Product Liability

  • August 8, 2007

    False Cancer Claims Lead To Chevron Victory

    A judge has dismissed three Ecuadorians from a personal injury lawsuit against Chevron Corp. after they admitted to fabricating claims of cancer.

  • August 8, 2007

    More Plaintiffs Dumped From Bextra Litigation

    The numbers continued to drop in the multidistrict Bextra and Celebrex product liability litigation, as the judge overseeing the massive case dismissed five plaintiffs on Tuesday for failure to prosecute their claims.

  • August 8, 2007

    Novartis Fights Bid For Sanctions Over Remand Issue

    Novartis has lashed out at a bid by two plaintiffs in the Aredia and Zometa litigation over their bid to sanction the pharmaceutical company for refusing to remand their cases to state court, arguing that recent case law warrants that the court deny the plaintiffs’ remand request.

  • August 8, 2007

    Baxter Expands Infusion Pump Recall

    Medical device manufacturer Baxter Healthcare Corp. on Tuesday upgraded its recent Class I recall of Flo-Gard and Colleague brand infusion pumps, asking customers to return almost 1,000 additional pumps to its Phoenix service center for re-evaluation.

  • August 8, 2007

    Pet Owner Sues Chinese Pet Food Co. Over Melamine

    A proposed class action has been filed in a California state court against a Chinese pet food manufacturer and its U.S.-based distributor in a bid to recover damages from alleged injuries to pet owners whose dogs and cats became sick or died from ingesting melamine.

  • August 8, 2007

    Phillip Morris Huffs and Puffs To No Avail

    In a blow to Phillip Morris, a Manhattan Supreme Court justice has given the green light for family members of a deceased, longtime smoker to pursue their design-defect and punitive damages claim against the tobacco giant and other cigarette manufacturers.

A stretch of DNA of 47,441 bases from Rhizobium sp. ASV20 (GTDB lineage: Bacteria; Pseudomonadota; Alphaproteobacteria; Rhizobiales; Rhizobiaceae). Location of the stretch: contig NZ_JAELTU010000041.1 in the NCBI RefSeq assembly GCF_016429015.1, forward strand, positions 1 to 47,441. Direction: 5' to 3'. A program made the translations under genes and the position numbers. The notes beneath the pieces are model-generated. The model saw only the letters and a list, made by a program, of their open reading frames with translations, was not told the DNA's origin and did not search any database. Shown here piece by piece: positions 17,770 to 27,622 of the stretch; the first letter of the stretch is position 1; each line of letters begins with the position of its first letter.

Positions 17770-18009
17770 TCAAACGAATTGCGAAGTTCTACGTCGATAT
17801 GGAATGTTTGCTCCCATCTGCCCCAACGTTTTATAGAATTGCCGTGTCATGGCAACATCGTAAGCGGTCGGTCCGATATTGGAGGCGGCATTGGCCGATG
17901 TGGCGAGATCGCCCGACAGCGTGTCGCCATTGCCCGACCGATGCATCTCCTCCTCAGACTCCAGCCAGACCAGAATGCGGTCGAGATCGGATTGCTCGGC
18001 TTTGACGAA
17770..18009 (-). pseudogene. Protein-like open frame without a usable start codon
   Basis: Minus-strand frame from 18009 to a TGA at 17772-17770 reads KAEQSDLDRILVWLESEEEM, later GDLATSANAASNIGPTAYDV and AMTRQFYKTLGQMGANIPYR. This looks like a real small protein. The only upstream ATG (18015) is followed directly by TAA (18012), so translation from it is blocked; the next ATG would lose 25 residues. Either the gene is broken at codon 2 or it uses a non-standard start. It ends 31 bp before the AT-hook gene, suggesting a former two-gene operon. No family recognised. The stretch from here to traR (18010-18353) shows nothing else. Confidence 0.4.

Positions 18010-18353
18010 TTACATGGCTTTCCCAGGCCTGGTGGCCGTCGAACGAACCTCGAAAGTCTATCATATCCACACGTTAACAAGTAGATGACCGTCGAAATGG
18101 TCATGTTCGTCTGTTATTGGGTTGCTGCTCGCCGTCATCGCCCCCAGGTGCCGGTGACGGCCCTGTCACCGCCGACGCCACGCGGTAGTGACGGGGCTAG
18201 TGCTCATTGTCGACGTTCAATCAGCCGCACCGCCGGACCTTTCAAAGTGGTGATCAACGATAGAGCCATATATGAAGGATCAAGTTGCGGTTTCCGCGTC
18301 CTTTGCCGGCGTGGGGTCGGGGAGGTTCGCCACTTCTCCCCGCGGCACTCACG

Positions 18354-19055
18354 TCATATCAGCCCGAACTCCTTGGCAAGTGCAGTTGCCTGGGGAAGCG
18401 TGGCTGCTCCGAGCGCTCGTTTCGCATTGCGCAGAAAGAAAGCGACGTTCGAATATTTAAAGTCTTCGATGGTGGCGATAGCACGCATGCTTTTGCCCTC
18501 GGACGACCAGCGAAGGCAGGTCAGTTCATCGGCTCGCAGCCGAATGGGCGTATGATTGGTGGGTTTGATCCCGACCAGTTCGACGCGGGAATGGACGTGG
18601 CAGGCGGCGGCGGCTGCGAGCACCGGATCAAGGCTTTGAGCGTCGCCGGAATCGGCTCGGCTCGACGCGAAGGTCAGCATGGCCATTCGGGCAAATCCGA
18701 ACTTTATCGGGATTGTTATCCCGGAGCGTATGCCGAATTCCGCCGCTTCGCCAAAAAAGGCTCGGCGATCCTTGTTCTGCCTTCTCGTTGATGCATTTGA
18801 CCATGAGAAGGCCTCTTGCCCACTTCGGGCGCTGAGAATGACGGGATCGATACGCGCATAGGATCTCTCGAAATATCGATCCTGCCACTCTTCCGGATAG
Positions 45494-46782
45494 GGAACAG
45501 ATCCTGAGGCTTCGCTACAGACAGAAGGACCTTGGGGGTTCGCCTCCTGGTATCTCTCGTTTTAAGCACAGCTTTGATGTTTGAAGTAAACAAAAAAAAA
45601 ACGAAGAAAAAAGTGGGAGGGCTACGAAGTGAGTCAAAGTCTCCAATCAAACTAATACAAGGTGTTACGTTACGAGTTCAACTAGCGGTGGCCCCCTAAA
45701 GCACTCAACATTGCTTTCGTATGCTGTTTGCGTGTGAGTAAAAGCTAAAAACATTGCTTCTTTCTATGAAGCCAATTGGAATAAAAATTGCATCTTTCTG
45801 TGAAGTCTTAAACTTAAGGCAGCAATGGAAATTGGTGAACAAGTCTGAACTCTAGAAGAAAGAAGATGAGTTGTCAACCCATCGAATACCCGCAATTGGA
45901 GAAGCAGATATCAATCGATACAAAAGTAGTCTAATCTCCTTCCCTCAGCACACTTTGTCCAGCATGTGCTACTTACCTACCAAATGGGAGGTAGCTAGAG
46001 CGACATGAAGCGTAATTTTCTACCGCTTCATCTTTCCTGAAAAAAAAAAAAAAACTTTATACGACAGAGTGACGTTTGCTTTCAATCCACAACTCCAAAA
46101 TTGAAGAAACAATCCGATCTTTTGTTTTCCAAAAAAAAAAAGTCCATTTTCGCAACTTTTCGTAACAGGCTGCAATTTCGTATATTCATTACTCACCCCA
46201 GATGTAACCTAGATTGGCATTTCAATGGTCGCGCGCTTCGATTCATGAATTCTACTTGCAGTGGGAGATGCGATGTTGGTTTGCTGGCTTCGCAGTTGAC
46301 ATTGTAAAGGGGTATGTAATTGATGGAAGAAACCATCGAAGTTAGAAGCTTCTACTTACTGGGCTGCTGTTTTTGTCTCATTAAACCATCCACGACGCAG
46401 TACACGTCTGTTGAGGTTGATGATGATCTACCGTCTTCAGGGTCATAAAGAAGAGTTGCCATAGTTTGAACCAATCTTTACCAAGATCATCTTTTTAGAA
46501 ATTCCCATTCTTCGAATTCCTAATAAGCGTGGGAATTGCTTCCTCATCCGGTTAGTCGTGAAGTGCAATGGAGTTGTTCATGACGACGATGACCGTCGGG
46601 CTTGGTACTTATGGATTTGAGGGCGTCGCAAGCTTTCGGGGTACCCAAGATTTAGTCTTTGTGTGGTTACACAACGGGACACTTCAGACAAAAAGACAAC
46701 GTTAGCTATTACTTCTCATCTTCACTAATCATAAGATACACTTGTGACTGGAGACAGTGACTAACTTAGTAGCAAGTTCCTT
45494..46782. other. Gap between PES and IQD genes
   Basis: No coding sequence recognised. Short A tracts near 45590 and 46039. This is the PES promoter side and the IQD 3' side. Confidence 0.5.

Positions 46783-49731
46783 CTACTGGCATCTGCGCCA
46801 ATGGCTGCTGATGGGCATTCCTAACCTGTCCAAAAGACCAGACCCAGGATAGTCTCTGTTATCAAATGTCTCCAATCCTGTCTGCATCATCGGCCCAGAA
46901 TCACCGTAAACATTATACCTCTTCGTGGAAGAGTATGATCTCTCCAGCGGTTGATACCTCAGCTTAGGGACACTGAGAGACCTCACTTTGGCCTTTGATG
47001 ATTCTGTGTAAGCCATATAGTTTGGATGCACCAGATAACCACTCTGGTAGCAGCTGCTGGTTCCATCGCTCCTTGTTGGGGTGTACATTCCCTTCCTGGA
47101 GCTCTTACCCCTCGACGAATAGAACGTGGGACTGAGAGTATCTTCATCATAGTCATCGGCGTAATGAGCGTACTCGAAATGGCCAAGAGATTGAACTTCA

• August 7, 2007

    House Gives FDA More Funding For Food Safety

    Hoping to reverse a trend of cost cutting and shrinking numbers of inspectors, Congress has passed a bill that would increase funding for the Food and Drug Administration by $121.5 million while requiring the agency to follow a plan for improving food safety—a growing concern after the recent health scares over contaminated imports.

  • August 7, 2007

    Cessna Renews Calls for Canadian Venue

    Cessna Aircraft Co. attempted to chip away at the multidistrict litigation over allegedly faulty de-icing equipment on its planes, renewing its call for a Canadian crash victim's claims to be dismissed and transferred to Canada.

  • August 7, 2007

    Fisher-Price Faces CPSC Probe Over Recall Timing

    The Consumer Product Safety Commission has launched an investigation into the timing of a recent recall by Fisher-Price Inc. of nearly 1 million toys made in China that were found to contain hazardous amounts of lead paint.

  • August 7, 2007

    AstraZeneca Whittles Down Seroquel Case

    In an increasingly bitter dispute in the multidistrict litigation over antipsychotic drug Seroquel, AstraZeneca LP asked a federal court on Tuesday to force the plaintiffs to substitute a case scheduled for discovery in September.

  • August 7, 2007

    Judge Reels in "Fishing" Expedition in Philips Suit